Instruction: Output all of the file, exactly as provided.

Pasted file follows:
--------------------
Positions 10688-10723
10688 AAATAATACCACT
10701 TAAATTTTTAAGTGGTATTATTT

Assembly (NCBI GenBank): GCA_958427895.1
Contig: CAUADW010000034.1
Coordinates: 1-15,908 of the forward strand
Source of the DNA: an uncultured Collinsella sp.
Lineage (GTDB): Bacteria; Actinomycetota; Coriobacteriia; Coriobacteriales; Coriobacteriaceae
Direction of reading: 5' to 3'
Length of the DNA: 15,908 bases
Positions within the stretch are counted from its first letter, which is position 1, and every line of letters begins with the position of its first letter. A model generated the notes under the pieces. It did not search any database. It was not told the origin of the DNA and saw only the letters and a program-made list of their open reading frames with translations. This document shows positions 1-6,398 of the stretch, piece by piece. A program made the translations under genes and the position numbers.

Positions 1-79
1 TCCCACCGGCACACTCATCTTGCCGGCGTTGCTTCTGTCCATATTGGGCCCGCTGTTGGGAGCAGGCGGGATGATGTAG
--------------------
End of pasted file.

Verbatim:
Positions 10688-10723
10688 AAATAATACCACT
10701 TAAATTTTTAAGTGGTATTATTT

Assembly (NCBI GenBank): GCA_958427895.1
Contig: CAUADW010000034.1
Coordinates: 1-15,908 of the forward strand
Source of the DNA: an uncultured Collinsella sp.
Lineage (GTDB): Bacteria; Actinomycetota; Coriobacteriia; Coriobacteriales; Coriobacteriaceae
Direction of reading: 5' to 3'
Length of the DNA: 15,908 bases
Positions within the stretch are counted from its first letter, which is position 1, and every line of letters begins with the position of its first letter. A model generated the notes under the pieces. It did not search any database. It was not told the origin of the DNA and saw only the letters and a program-made list of their open reading frames with translations. This document shows positions 1-6,398 of the stretch, piece by piece. A program made the translations under genes and the position numbers.

Positions 1-79
1 TCCCACCGGCACACTCATCTTGCCGGCGTTGCTTCTGTCCATATTGGGCCCGCTGTTGGGAGCAGGCGGGATGATGTAG